Kimberly Stern (right) takes time for a selfie with a fan during the first home football game at Canvas Stadium in 2017. Also pictured is Jen Smith (left), now with CSU System. Photo: CSU Photography
Life during the time of coronavirus means more people are staying at home and are online for longer periods of time, every day. Verizon noted an increase in web traffic of 22%, and an increase in virtual private network usage of 25%, during the middle of March.
Kimberly Stern, director of social and digital media for Colorado State University, shares her thoughts about the “new normal,” what apps she is currently using, and what to watch for in the weeks to come.
Q: Given the current pandemic and call for public distancing, more people are connecting online in ways that they hadn’t before. What tools or programs do you like to use to stay connected at work and also on the personal side of life?
Stern: I’ve appreciated that CSU has adopted Microsoft Teams. Having that information technology infrastructure has helped me transition easily from working in-person to working remotely. From a professional standpoint, it’s been helpful, just like how we’re conducting this interview right now via Teams.
From a personal standpoint, I’ve been using FaceTime much more. I’ve found myself actually picking up the phone and talking with family, friends and colleagues. It’s been a pleasant change of pace. I’m also trying out an app called Marco Polo, where you can send video messages to friends over the Internet. You can send video messages which are stored on the cloud so they’re not taking up room on your devices.
Q: How has the realm of social media changed over the last few weeks, and what, if any, new trends or behaviors are you observing?
Stern: People are seeking out more information because there’s so much uncertainty. They are looking online for answers because there are so many questions. We’ve seen up to 30% increase in reach and impressions of the information that we’re posting from CSU, and that’s particularly true for the university’s Instagram stories. That platform is a spot where students go for information from the University, including major announcements like moving classes online and the university going virtual.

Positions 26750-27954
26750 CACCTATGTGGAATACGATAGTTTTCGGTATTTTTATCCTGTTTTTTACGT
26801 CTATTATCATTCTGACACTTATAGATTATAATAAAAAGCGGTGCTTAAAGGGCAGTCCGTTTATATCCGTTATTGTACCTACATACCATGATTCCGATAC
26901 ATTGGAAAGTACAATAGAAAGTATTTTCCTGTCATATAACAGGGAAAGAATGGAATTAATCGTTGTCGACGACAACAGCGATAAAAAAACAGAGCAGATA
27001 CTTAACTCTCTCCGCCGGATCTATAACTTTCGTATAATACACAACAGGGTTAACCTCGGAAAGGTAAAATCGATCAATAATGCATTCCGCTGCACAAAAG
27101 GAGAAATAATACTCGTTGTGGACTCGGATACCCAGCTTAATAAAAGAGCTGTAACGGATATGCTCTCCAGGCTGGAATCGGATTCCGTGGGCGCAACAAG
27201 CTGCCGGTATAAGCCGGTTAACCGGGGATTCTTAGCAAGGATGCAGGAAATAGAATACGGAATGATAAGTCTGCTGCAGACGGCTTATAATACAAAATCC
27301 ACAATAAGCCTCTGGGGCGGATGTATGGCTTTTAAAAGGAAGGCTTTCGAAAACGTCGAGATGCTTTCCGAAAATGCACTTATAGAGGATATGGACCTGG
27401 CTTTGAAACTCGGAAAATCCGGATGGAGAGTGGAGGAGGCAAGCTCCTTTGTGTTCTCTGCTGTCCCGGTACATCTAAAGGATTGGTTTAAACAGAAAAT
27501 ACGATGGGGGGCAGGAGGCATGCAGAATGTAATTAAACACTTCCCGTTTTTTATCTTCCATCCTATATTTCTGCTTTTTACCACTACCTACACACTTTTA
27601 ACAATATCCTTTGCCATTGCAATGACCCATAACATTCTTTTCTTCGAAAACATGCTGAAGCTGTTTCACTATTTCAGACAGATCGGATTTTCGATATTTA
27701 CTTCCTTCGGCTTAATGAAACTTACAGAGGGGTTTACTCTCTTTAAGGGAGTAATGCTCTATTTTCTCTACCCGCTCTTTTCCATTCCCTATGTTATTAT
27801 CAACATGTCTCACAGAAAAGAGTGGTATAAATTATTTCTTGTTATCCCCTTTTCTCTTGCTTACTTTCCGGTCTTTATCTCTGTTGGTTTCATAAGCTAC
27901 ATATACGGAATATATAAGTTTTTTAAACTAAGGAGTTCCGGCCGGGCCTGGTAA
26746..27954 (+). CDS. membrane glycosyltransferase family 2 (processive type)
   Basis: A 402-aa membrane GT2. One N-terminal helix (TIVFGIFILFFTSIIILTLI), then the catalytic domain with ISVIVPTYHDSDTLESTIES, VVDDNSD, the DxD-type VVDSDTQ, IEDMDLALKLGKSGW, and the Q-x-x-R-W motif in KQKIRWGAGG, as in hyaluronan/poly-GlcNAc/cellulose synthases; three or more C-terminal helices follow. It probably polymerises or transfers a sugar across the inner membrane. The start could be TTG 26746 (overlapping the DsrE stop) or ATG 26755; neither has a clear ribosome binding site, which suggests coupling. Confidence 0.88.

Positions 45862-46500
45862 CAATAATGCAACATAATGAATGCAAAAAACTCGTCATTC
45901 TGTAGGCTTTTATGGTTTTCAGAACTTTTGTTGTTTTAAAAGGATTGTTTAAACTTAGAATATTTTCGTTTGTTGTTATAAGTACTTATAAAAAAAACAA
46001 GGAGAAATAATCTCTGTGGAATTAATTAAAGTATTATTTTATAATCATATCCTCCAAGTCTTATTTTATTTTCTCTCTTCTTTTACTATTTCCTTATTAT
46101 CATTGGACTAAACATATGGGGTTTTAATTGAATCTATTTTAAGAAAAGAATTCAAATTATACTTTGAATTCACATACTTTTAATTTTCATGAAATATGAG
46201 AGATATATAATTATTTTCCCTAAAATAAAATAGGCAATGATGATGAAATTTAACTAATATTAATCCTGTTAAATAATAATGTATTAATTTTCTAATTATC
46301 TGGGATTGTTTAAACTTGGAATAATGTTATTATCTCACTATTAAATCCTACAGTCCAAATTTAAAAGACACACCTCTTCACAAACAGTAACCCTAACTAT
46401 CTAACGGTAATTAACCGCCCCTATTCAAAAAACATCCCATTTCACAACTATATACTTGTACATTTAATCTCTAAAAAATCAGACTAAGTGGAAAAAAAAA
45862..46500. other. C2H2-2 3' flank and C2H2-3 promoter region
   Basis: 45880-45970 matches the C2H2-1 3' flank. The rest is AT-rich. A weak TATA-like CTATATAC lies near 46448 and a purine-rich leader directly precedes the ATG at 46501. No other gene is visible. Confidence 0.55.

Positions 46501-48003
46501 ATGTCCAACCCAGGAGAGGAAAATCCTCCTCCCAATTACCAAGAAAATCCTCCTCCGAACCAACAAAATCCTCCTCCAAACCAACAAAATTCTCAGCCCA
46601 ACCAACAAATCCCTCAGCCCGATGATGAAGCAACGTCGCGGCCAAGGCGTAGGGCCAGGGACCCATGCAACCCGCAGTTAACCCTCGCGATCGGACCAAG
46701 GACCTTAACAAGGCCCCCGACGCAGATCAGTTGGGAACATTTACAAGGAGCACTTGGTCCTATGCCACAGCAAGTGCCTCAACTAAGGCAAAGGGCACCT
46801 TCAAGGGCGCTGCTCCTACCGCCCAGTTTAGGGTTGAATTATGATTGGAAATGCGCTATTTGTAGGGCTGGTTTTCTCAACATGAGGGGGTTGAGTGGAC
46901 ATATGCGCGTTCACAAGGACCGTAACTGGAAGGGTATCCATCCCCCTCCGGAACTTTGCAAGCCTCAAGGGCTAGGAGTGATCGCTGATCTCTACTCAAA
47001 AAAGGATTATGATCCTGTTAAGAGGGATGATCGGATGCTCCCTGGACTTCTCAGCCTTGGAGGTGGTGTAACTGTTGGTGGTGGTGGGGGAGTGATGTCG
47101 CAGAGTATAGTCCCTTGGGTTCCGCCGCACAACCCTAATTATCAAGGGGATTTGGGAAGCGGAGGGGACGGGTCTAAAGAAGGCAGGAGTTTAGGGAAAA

Video: Ashley Manweiler/CSU
Q: How have your team’s priorities shifted in recent weeks?
Stern: As a team, we direct our content strategy in a way in which we lead with empathy, provide critical information, and foster a sense of community. These principles have always been at the heart of what we do.
Now, more than ever, we are providing a place for people to connect and to receive information from CSU in a timely manner. We are focused on providing critical updates from the university, resources and encouragement for our community to keep teaching and keep learning, and sharing stories from and about the Ram family.
Social media is also still a spot where people can vent their frustrations because there is a lot going on. We will provide feedback and ask questions. That’s what social media is all about.
Q: What’s your rule of thumb for managing work and your use of online platforms?
Stern: Working remotely doesn’t mean working 24/7. It’s important to give yourself permission to take breaks, go outside and take a walk.
For me, at the end of my work day, I put my phone down so that I can focus on my kids and my family. Because if I’m always on my phone or glued to my computer, I’m missing out on being with them.
Q: What new content should we watch for from Team Social in the months to come?
Stern: Anything is possible. I’ve enjoyed seeing musical performances, workouts, painting and art demonstrations online and can certainly see opportunities to showcase the ingenuity and brilliance of the CSU community via a digital experience. Social media will always be a place for people to connect with the university during a time when we can’t connect in person.
We’re alone… together. At its core, social media is all about creating meaningful human connections delivered in a digital context. Social distancing does not mean social isolation.
Q: What trends or content ideas have you seen so far from other universities and colleges?
Stern: I have to give a shoutout to the Higher Education Social Media (HESM) community, which includes social media managers from institutions around the world. These are my “peeps” because everyone is in the same boat.
We are all communicating big changes that are coming to campuses, and the significant impacts on students, staff and faculty. My team is leaning into the HESM community to get ideas and inspiration, and for best practices for communicating during this unprecedented time.
The University of Nebraska Lincoln has started a virtual high five among its fans. Other universities are sharing photos of campus and encouraging their fans to use those photos as Zoom background for their desktop or mobile devices. The photos serve as little reminders of campus, since we can’t be there in real life. And that’s what social does exceptionally well.